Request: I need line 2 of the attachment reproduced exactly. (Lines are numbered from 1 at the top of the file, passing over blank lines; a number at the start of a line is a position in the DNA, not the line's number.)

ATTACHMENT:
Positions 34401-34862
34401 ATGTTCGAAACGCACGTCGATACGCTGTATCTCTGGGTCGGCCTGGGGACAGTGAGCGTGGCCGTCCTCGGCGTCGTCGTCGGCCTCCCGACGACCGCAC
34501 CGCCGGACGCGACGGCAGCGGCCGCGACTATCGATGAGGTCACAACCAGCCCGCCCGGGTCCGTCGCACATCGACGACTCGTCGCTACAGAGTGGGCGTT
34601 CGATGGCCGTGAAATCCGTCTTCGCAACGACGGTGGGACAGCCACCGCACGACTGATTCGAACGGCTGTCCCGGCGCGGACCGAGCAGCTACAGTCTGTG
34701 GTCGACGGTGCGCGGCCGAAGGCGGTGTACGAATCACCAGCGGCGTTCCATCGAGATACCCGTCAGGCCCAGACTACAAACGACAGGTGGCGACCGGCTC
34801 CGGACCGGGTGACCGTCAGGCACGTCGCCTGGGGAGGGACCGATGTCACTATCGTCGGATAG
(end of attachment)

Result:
34401 ATGTTCGAAACGCACGTCGATACGCTGTATCTCTGGGTCGGCCTGGGGACAGTGAGCGTGGCCGTCCTCGGCGTCGTCGTCGGCCTCCCGACGACCGCAC